Tuesday, May 03, 2011


I never get tired of listening to the birds on spring mornings.  They sing---rain or shine.  I'm thinking I could take a lesson from them.  

Anyway, they're out there happily tweeting and chirping this morning after a night of heavy rain.  

We received a thorough washing last night; not that we needed one, but I must say the lawn looks rich, clean and dark green this morning.  

Yesterday's partially dry day allowed me to carefully run the mower over most of the lawn, cutting the ragged edges and chopping up the riffraff left over from winter.

Just before the rains came, I even tilled my "bend-over garden."  I'm still old school in some of my gardening, even though more planters for less bending over are showing up every year.
I have a large "bend-over" plot for tomatoes and above-the-ground plants that won't get eaten by deer.  Beneath-the-ground plants the past couple of years have been eaten by the rodents, so I'm using the planters for them.  

My lettuce usually occupies a plot close enough to the house that its only nemesis is an occasional digging frenzy by Brooke.  Yes, Brooke not only escapes to the neighbor's house, but she also digs.  And, last year she almost decimated my young lettuce.  

I was able to salvage and replant it fast enough that it survived; plus, Debbie brought me more lettuce seeds.

Back to the bend-over patch.  I'm so proud that over the past few years of virtually everything going wrong with my equipment that could possibly go wrong has reaped some educational rewards.  

Yesterday my rototiller did not want to fire up.  First, its rope would not recoil back into its case after each pull.  Before getting mad, I recalled fixing the rope and the recoiling mechanism a couple of years ago with help from my brother. 

"I can do this," I thought to myself.  So, I gathered a couple of wrenches, removed the casing and found that the rope recoiled quite nicely when it wasn't part of the rest of the machine.

That meant something in the machine wasn't working right, namely the hardware that rotates the rope.  

Out came the miracle drug for virtually anything that doesn't want to work:  WD-40.  A few sprays here, a few sprays there, and by golly, the rope recoiled when I reinstalled its casing back on the rototiller.

Even then, however,  the rototiller refused to fire up. 

Before getting mad, especially in front of Annie Dog, my stalker who watches every move I make during each day, I thought, "I can do this." 

I remembered another occasion a few years back when the thing wouldn't fire up.  Bill brought out a gas mixture and poured it into the carburetor.  So, I followed suit.

It started.  Things were a bit crazy as I tried to get the covering for the carburetor screwed back into its spot.  A vibrating rototiller will make that process difficult, but I eventually succeeded.

Then, I moved the running rototiller over to the garden plot.  Once the tiller blades were engaged, the wheels would not move.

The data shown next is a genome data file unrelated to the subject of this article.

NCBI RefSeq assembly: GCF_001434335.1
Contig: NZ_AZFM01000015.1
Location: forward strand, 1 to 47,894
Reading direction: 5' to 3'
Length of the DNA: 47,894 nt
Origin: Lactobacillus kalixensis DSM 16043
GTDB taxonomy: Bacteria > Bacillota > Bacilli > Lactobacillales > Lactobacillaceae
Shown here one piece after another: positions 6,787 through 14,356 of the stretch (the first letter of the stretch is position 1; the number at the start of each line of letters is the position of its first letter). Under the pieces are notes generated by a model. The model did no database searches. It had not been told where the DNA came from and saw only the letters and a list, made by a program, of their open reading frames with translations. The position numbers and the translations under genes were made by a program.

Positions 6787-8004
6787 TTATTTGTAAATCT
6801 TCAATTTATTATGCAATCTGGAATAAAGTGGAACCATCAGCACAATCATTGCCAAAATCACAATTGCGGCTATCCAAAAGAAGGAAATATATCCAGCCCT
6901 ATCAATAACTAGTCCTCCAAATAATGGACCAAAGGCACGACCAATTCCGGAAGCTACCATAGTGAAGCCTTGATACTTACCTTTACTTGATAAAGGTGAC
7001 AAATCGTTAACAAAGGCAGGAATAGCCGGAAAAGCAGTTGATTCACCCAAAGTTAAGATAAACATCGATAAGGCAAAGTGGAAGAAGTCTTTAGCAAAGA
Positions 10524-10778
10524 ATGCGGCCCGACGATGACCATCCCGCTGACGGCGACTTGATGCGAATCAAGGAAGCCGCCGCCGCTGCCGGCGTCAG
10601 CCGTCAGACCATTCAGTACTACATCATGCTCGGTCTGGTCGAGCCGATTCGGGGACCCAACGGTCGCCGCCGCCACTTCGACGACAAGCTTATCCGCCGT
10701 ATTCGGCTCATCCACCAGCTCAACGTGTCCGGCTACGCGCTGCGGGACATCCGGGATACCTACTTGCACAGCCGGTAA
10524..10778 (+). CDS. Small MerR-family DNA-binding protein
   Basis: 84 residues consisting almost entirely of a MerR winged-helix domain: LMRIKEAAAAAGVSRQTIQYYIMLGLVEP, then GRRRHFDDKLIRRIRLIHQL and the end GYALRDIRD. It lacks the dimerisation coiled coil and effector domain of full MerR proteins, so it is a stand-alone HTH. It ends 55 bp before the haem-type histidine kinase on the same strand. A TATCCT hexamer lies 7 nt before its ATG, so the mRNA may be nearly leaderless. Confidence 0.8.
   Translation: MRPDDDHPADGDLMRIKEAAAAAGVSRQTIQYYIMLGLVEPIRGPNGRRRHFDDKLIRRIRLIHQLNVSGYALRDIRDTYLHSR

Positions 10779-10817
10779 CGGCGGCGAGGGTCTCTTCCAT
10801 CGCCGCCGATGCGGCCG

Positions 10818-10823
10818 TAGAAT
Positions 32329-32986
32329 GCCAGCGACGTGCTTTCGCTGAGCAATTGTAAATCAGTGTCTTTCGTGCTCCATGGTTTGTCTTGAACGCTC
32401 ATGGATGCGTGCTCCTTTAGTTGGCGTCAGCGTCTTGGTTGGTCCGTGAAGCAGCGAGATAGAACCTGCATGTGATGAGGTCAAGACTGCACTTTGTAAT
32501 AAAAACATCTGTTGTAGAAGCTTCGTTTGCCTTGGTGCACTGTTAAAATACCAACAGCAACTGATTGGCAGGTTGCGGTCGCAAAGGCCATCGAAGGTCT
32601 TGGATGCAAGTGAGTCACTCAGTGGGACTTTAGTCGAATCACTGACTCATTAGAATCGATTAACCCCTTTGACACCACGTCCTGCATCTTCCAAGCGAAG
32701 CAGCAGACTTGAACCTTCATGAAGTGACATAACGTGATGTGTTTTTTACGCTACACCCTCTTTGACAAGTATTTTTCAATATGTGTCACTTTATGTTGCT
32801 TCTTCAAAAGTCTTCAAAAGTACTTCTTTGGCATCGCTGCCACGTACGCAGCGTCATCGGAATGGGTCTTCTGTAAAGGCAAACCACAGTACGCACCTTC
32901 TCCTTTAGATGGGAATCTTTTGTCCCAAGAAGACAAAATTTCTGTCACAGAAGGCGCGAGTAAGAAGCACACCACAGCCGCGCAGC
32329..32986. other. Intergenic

Back to the shop to grab the WD-40.  Everything got lubricated AND the stick which I found directly under the blades was removed.

From that point on, the tiller worked like a charm.  I was proud AND I never got mad in front of any stalking dogs. 

So, that garden plot is worked up for the first time.  When and if the rain decides to stop again for more than one day, I can work it up again and maybe throw in some seeds. 

I long for the day when rushing around like a chicken with its head cut off to get stuff done while it's dry will cease.  Don't know if that will happen, but it will be nice if it does.

Today I'm putting some pea seeds into the ground near the dog kennel.  Haven't grown peas for years.  So, it will be nice to have a few fresh batches when they mature. 

This year for the first time, my garden will include onions grown from seed.  I've never had them from seed in all my gardening years, and it's kind of exciting to see them pop up from the potting soil with their long, skinny stems.  

Last night I transplanted a few in the planter near the barn.  I think they'll survive being outside; if not, there are plenty more in the greenhouse.

And, this morning, for Delores, I'll report the current data in the ongoing story for 2011 called "Of Mice and Marianne."  

Delores' husband drew me an illustration for a better mousetrap than what I'd been using out in the barn.  Bill was quite pleased when he saw Clint's drawing because it resembled what he had already described to me from his days of Forest Service camping. 

He was so pleased that he even volunteered to put it together.  Well, we've been a little hit-and-miss (literally) on the mouse eradication plan around here, but we've done away with more than a dozen.

It's hit-and-miss cuz they're still getting into the horses' grain buckets.  I've found them in there a few times and have had the presence of mind to tip the buckets over into the trap.  

Some still escape, but others meet their fate.

I think the demise of the first dozen has sent a message to most of the other little creatures who've been popping up or skittering away virtually all over the barn.

There's a lot less of that activity these days, and for that I'm grateful, as are the horses. 

Enough twitterdeedee for this morning.  It's not raining so I must get outside and seize the dry day. 

Happy Tuesday.

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